A natural delight reduces stress
Monday, September 23, 2013 4:41 AM
I stepped outdoors. It was a sweet evening. My eyes went skyward, both in gratitude and in curiosity. The action there set the stage. It was a gateway to wonder. Swallows flew high in the sky, feeding on dragonflies. The day had reached new heights.
I paused to marvel. What a generous world this is to provide endless wonder. I look at nature and become too blessed to be stressed.
Echoes from Loafers' Club
"What are you going to do today?"
"I'm going to try to remember what day it is."
"That sounds exhilarating."
"It can be on the days that I remember what day it is."
Driving by the Bruces
I have two wonderful neighbors - both named Bruce - who live across the road from each other. Whenever I pass their driveways, thoughts occur to me, such as: a journey of a thousand miles gets a late start.
The check may not be in the mail, but a credit card offer is.
The shortest line will be the slowest.
Make one person happy and you will make two.
I travel as a part of my job. I enjoy traveling, even with all its blemishes. I visited Kilkenny, Minn., a small town so proud of its Irish heritage that it holds a Half-Way to St. Paddy's Day Community Celebration in September.
The road to Kilkenny was dotted with sweet corn that had fallen from over-filled trucks. It was road kill for vegetarians.
When I was a boy, we raised sweet corn for Birds Eye. When I was a neophyte nebbish yoked to an agricultural enterprise, I watched geese fly overhead. I wanted to know where they were going long before I asked where they came from.
I knew where I'd come from and where I was headed as I pulled into a convenience store, that I still call a gas station. My car was thirsty. There were no other vehicles at the gas pumps. I filled the tank. The price was $3.58. I thought about the lack of customers and considered the law of supply and demand before I offered the clerk $3.50 a gallon. She laughed before charging me the full price.
The photos weren't smiling back at me
I looked at some old photos. There wasn't a smile to be seen. An old Hank Williams song found a place in my mind.
"If it was rainin' gold I wouldn't stand a chance. I wouldn't have a pocket in my patched up pants. No matter how I struggle and strive, I'll never get out of this world alive."
The folks whose images I looked at had hard lives. Because of the early deaths of loved ones, mourning was a natural facet of their lives. They grieved. Was that why there was no smiling?
Getting your photo taken was a big deal that didn't happen often. It was expensive. So you dressed up and tried to look serious.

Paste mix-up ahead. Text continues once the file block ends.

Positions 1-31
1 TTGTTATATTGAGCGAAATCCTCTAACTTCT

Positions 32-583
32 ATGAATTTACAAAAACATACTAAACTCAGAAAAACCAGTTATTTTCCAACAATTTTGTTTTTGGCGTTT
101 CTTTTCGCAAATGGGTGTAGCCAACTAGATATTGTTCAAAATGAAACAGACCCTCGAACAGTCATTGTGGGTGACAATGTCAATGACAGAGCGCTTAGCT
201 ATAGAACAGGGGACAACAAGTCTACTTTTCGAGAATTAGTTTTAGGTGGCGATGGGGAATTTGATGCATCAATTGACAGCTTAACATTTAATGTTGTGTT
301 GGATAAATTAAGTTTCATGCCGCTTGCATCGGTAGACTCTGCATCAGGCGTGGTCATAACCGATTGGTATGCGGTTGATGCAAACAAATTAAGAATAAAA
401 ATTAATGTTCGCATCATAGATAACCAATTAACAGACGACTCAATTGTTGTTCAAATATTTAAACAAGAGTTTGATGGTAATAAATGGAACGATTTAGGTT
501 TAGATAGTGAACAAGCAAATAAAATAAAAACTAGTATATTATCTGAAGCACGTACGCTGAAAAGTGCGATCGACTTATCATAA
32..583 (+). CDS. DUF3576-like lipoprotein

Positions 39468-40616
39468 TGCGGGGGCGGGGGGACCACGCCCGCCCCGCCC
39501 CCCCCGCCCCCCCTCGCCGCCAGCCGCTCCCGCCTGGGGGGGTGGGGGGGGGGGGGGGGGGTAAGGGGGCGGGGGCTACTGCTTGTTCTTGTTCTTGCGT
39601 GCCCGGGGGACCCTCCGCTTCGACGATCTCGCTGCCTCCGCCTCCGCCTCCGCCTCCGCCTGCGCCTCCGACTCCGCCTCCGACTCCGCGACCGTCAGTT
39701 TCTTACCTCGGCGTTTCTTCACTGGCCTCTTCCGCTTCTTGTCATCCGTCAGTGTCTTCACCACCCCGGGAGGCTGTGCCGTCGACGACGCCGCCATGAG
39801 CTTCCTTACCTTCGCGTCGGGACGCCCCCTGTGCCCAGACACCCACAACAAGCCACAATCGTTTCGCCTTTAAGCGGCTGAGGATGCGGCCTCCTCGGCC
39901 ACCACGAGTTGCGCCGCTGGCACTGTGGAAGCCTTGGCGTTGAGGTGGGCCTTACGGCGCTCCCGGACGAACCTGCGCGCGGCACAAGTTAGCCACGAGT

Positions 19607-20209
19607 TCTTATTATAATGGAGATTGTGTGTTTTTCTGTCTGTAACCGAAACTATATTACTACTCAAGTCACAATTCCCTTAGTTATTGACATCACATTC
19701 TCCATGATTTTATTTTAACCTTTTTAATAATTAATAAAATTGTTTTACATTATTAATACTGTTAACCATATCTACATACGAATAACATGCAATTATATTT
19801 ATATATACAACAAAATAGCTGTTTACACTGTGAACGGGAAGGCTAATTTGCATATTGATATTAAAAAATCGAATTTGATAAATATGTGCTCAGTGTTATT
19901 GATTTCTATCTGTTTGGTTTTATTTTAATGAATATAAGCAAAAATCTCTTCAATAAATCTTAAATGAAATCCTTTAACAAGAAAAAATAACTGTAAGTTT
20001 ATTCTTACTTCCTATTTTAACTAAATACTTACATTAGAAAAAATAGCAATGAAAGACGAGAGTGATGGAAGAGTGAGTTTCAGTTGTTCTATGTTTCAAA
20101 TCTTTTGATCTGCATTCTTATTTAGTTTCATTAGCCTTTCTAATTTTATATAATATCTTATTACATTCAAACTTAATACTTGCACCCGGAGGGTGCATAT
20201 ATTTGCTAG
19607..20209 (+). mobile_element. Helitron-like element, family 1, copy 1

Dental hygiene wasn't as prevalent as it is today, so maybe people kept their mouths closed to hide decayed or missing teeth.
Those somber faces may have been because the exposures in early photography could last a long time. It would have been difficult to remain still for the required amount of time, let alone smiling while you did.
A euphoric anniversary
Ours is a marriage of long ago but not far away.
You know what they say in French. Of course you do. They say everything in French.
We were teenagers, I'd just been named the promising young squirt of the year by the American Grapefruit Growers Association, when I asked Gail, "Are you walking my way?"
"Yes," she responded. She'd just had a fight with her parents and wanted to disgrace them.
"So am I," I replied smartly.
"You're the most handsome boy in Hartland," she said sweetly.
"You're kidding," I was more than willing to be flattered.
"I was kidding," she admitted.
It was the thought that counted.
We celebrated our anniversary recently. My wife's family likely drowned their sorrows.
Happy anniversary, honey.
Fred Fiebelkorn of Thompson asked why there are so few monarch butterflies this year. Monarchs are scarce this summer. There were only 60 million monarchs wintering in Mexico last winter. That's 80 percent below the 350 million average.
The monarchs covered only three acres of forest, compared to a 17-acre average. Drought and excessive heat during the summer of 2012 resulted in low reproduction. This spring was unusually cold across the middle of the country and that delayed the northern migration.
The first monarch generation was slow to develop in the southern states and late to migrate northward. Monarchs can produce a new generation in about 30 days. The monarchs that migrate to Mexico this fall are the great-great-grandchildren of those that left Mexico last spring.